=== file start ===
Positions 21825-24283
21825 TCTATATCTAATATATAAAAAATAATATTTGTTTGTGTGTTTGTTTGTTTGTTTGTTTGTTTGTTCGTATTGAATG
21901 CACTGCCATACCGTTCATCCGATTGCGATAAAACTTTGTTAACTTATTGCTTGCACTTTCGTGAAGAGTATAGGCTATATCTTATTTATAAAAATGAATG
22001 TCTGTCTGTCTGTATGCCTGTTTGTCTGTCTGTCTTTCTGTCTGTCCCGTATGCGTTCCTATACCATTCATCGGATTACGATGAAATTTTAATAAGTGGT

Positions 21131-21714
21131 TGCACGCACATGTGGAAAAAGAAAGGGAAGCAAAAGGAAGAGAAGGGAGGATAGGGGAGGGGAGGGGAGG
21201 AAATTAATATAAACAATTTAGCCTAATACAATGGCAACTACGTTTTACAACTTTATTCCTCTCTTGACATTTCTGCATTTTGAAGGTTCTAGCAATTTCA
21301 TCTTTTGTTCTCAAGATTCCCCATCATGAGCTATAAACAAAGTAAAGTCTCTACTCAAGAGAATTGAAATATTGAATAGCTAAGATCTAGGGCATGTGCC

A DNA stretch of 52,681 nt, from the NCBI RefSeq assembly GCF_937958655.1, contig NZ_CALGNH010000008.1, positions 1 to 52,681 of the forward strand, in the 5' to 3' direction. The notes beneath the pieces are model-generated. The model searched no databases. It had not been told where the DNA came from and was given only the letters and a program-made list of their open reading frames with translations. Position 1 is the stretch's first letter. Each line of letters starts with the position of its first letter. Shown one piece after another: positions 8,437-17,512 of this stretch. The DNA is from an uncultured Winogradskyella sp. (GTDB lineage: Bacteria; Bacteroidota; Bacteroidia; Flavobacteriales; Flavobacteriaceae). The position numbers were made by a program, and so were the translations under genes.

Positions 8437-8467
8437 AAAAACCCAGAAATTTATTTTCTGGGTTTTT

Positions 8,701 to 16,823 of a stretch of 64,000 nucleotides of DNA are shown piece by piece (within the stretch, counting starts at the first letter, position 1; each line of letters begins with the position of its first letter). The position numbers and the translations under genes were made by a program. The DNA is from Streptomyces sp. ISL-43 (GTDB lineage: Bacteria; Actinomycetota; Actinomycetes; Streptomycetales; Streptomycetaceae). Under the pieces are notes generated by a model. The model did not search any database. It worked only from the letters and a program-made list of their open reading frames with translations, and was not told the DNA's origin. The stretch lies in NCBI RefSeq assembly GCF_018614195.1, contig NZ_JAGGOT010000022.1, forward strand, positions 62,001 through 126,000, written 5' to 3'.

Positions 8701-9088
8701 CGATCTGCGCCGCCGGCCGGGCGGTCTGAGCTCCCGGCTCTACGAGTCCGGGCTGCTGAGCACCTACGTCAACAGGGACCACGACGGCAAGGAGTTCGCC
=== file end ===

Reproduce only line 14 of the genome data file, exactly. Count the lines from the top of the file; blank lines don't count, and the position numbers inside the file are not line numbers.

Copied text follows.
8701 CGATCTGCGCCGCCGGCCGGGCGGTCTGAGCTCCCGGCTCTACGAGTCCGGGCTGCTGAGCACCTACGTCAACAGGGACCACGACGGCAAGGAGTTCGCC